False Bay Rocks - part of the National Monument

Kwiáht was a local partner in the surveys of flora and fauna on the BLM lands that are now the San Juan Islands National Monument and one of the first organizations accredited with the 21st Century Conservation Service Corps.

Kwiáht was first to draw attention to the role of the San Juan Islands as a summer nursery for juvenile wild Chinook salmon, and first to document the diet of juvenile salmon that visit the islands on their annual seaward migrations. [See: Community Salmon Teams]

Seining for juvenile Chinook

Seal pup, small island survey
(photo by Peter Cavanaugh)

Kwiáht was first to demonstrate the contribution of local pesticide and herbicide use on nearshore pollution in the San Juan Islands, and first to identify copper and surfactants as major threats to the islands' nearshore food webs. [See: Toxicology and Consumer Empowerment]

Building model bioswale

Kwiáht has pioneered the use of polypropylene fabric devices for simple, inexpensive collection of organic contaminants from storm drains and nearshore waters for water quality monitoring [See: Green Corridors and Urban Drainage]

Kwiáht is pioneering the design and testing of street-side myco-bioswales and erosion-resistant living shorelines in business districts and privately owned lands. [See: Green Corridors, Coastal Management]

Wetland Ecology Class

Kwiáht brings hands-on science to Grade Four to Grade Eight classrooms throughout the San Juan Islands including original animal behavior and contaminant chemistry studies, a unique school based genetics laboratory, and an elementary level electronics shop.  [See: Education – Classroom projects]

Kwiáht is pioneering the design and educational use of "STEM-A gardens" in which young children learn about botany, entomology, bird behavior, chemistry and genetics while honing their observational skills including writing and drawing. [See: Classroom Projects]

Bat Maternity House Installation

Kwiáht established the first and only bat conservation program in the San Juan Islands [See: Bats]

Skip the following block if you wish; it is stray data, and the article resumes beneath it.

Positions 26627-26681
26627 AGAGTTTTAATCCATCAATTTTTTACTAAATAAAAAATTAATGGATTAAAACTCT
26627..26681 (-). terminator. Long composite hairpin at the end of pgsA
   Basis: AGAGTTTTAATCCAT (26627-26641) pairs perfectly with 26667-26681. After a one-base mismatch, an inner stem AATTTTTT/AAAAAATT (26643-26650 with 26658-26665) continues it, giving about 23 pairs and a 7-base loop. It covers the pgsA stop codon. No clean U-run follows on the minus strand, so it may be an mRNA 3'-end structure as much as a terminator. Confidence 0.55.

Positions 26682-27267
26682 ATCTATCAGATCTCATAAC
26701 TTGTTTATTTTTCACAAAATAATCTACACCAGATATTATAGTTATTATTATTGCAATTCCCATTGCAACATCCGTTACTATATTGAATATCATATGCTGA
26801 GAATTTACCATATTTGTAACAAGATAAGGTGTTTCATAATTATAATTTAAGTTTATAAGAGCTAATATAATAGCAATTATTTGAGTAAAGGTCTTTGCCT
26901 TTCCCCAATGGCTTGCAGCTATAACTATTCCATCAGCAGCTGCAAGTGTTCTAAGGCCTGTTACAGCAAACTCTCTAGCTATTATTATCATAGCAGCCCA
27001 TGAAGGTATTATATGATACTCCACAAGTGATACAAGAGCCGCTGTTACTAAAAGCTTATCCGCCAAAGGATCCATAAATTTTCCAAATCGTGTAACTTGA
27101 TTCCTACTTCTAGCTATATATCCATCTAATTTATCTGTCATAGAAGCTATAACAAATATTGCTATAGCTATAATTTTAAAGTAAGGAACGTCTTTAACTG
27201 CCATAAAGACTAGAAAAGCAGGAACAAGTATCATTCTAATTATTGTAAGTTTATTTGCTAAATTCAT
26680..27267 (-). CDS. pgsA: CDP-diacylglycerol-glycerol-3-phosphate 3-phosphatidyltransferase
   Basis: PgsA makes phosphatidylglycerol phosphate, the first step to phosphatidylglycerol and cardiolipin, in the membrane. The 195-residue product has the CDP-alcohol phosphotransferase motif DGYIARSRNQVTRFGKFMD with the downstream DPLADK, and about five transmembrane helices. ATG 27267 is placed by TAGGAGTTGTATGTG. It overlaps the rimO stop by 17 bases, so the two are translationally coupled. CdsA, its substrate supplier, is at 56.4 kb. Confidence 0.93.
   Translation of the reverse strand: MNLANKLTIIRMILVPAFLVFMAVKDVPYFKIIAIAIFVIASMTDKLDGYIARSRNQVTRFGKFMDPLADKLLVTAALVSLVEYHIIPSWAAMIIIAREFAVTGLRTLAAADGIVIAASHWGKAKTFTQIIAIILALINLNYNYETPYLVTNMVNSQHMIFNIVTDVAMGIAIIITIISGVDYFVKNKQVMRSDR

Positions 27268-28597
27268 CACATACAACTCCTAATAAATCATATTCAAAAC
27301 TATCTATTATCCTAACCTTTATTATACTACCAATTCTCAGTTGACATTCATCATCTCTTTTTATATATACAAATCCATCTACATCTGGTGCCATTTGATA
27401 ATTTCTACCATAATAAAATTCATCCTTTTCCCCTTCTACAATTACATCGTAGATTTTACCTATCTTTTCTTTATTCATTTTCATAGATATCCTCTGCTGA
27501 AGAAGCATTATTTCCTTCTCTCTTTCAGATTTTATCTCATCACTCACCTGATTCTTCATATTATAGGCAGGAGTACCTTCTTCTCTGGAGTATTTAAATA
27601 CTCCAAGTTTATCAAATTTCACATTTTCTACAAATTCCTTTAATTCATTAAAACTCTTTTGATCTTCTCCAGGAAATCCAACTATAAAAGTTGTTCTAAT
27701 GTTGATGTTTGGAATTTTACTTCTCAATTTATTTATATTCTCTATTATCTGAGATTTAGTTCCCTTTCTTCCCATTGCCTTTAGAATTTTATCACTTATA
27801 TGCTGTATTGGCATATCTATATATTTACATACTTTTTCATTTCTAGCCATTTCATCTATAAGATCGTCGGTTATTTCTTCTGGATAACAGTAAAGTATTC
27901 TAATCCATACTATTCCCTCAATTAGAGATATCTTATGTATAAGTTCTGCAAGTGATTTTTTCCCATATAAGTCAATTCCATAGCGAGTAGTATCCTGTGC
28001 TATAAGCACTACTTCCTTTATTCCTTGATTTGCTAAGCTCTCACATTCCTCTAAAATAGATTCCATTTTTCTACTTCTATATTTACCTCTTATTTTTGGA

Kwiáht carried out the first assessments of the San Juan Islands' streams for freshwater fish in collaboration with The Wild Fish Conservancy, and was first to document distinct stocks of native Coastal Cutthroat Trout in the islands. [See: Coastal Cutthroat Trout]

Kwiáht conducted the first comprehensive biological and cultural resources surveys of more than 40 uninhabited islands in the San Juan Archipelago. [See: Habitat Mapping]

Kwiáht conducted the first systematic studies of pollinators of native plants throughout the San Juan Archipelago and is pioneering the design and use of "sentinel gardens" to monitor pollinator populations [See: Native Pollinators]

Kwiáht was first to confirm populations of Northern Flying Squirrels, Alligator Lizards, Fairy Shrimp, and other animals in the San Juan Islands, and manages a genetic diversity archive of the islands' mammals and freshwater fish. [See: Small Mammal Distribution]

Great Camas

Kwiáht produced the first comprehensive biophysical atlas of a watershed in the San Juan Islands. [See: Fisherman Bay Marine Health Observatory]

Kwiáht was first to advance evidence for Native American (Coast Salish) cultivation of camas in well-defined fields, and to document the genetic diversity of camas in the San Juan Archipelago. [See: Ancient Gardens and Camas]

Rare Color Morph Castilleja

Field Botany, Trinka Rock

Mink on Lopez
(photo by Peter Cavanaugh)

Pygmy Grasshopper, Twin Rock